The need for lifelong learning and a willingness to respond to a changing risk environment are two of the elements that attract many professionals to a career in corporate security. One such emerging challenge facing security leaders involves governance related to the collection, storage and transmission of personal information and the ethical utilization of it. While there are compliance programs currently in place that govern the protection of individual medical and financial data, there are clearly additional challenges on the horizon.

It has become commonplace to hear about the release or publication of sensitive personal information. This data is often obtained from electronic materials that have been removed or copied by organizational insiders and/or external people or groups. Publication of this type of material has had significant negative impacts on individuals, public and private organizations and various government agencies. Breaches of this nature are generally condemned and often successfully prosecuted.

An area in which laws and acceptable ethical practices are either nonexistent or emerging is the use of previously misappropriated information that has been legally collected. In this circumstance, we frequently see the utilization or publication of this information by individuals and organizations who, while knowing the information to have been misappropriated by others, benefit from its publication and dissemination.  This is a growing concern that will be an evolving opportunity for security professionals.

The events above often involve violations of law. A related issue going forward involves the proliferation of sales and repurposing of personal information that was freely given for one purpose but then was sold to others without the individual’s full understanding of the initial collector’s utilization and/or third-party sales activities.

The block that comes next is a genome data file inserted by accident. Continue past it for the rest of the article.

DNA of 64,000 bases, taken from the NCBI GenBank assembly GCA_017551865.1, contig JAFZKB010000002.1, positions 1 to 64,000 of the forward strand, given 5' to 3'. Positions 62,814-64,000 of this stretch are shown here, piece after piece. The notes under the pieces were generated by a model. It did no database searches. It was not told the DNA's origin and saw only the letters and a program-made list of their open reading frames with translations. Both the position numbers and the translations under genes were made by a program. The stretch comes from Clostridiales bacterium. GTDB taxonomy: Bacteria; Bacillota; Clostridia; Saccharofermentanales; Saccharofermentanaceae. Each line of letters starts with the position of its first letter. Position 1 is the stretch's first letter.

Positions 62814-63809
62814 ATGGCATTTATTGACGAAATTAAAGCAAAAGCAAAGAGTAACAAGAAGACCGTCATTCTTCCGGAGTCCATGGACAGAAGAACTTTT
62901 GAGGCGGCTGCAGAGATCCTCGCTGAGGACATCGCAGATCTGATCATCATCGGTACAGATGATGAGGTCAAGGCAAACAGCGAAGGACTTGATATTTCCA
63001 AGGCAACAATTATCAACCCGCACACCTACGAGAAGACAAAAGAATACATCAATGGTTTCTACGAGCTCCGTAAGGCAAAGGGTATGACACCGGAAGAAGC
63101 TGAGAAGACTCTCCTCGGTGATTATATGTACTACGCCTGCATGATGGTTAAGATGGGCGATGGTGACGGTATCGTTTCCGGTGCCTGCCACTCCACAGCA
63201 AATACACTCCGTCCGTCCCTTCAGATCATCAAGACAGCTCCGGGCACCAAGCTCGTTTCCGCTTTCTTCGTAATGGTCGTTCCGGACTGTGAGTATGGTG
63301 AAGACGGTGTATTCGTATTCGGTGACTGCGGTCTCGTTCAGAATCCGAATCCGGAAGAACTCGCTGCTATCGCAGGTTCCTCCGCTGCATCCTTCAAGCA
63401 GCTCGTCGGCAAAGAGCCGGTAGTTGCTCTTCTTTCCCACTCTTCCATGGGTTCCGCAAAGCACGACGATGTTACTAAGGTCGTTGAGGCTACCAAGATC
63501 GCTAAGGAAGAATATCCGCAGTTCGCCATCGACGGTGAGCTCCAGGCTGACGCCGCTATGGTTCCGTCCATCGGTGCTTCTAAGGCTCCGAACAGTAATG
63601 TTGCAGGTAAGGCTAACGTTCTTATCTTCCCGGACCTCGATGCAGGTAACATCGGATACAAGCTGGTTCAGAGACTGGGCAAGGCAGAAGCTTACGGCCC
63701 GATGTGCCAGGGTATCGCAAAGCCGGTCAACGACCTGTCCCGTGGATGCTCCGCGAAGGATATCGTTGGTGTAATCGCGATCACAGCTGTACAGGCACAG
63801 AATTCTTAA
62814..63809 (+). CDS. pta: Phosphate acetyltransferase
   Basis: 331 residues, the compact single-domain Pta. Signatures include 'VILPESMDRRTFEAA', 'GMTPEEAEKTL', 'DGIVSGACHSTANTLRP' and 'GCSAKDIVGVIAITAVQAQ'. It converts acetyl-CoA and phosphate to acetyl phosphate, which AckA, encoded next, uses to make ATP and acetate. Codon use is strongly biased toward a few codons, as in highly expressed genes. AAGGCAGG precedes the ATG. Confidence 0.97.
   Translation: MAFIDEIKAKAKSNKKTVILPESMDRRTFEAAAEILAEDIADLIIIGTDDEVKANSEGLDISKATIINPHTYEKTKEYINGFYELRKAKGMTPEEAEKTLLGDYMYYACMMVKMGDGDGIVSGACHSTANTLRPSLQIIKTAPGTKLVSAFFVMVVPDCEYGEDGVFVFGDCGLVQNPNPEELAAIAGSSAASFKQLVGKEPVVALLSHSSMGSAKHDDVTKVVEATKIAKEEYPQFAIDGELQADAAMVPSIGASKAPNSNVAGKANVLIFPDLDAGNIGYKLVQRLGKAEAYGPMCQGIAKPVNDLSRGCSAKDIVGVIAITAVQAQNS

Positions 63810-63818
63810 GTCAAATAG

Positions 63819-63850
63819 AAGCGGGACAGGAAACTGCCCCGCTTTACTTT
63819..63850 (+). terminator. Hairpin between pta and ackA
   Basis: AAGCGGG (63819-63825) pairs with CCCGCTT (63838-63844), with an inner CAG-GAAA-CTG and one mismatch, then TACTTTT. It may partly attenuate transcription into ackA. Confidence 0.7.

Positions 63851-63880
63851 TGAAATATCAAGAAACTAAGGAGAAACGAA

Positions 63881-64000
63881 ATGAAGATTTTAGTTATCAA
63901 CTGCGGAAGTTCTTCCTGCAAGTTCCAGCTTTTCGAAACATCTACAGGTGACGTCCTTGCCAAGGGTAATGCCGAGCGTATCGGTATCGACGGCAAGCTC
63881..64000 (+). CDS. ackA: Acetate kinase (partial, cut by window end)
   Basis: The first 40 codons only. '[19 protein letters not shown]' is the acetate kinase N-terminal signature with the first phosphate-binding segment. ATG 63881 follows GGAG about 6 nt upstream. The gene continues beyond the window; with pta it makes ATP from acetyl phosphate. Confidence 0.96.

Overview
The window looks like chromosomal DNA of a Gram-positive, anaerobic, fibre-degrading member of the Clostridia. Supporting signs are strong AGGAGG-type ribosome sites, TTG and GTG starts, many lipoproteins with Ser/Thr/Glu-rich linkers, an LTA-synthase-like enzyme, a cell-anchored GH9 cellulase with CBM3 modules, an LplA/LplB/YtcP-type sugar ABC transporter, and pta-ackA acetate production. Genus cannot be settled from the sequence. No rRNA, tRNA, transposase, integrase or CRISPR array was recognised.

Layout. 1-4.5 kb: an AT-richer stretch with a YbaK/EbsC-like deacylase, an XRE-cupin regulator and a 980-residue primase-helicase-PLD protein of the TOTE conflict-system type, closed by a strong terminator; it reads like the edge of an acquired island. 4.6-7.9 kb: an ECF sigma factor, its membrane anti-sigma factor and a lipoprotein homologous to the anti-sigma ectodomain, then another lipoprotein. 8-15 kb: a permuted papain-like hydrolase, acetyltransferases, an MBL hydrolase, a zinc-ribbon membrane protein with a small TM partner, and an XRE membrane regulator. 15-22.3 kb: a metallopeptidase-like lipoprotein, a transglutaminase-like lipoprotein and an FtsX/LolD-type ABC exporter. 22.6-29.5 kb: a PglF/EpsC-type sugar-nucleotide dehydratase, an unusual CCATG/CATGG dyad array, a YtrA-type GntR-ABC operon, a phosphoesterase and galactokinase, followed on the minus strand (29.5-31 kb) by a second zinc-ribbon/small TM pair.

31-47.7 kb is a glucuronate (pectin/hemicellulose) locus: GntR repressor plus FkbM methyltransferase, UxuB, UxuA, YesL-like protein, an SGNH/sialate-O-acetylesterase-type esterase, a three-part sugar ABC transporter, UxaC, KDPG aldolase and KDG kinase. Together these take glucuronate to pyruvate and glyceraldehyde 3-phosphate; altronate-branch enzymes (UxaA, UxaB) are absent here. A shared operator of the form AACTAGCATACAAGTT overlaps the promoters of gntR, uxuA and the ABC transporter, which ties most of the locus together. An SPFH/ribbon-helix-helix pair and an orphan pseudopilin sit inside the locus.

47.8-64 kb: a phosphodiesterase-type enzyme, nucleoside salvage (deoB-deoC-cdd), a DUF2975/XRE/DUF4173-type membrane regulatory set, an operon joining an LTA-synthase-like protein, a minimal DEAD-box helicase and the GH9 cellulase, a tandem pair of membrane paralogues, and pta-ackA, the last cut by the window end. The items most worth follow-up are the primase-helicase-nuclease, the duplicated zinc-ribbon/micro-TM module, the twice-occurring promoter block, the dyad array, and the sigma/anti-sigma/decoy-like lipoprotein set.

Through their services that support personal interactions and communications, companies are expanding their collection and analysis capabilities of information freely provided by individuals. We are already beginning to see legal controls established to help address abuse. Unfortunately, legal controls are not happening at a fast-enough pace to keep up with technologic advances and the growing utilization of artificial intelligence to aid in monetizing the collected data.

While it is important for society to derive benefit from the availability and wide access to information, are our current criminal and civil statutes effective in addressing all these issues? Abuse, carelessness and nefarious intent can have devastating impacts on individual privacy. This behavior also affects brand, reputation and resiliency of organizations and can go as far as to negatively impact the national and economic security of a country’s citizens.

It may be many years before governments fully establish the legal framework to govern the appropriate utilization of information gathered by organizations. These are broad, complex issues that will be part of a CSO’s organization’s security risk-related mitigation strategy in the future. Security professionals should plan to be poised to aid and influence their organization’s strategies and polices surrounding these future challenges.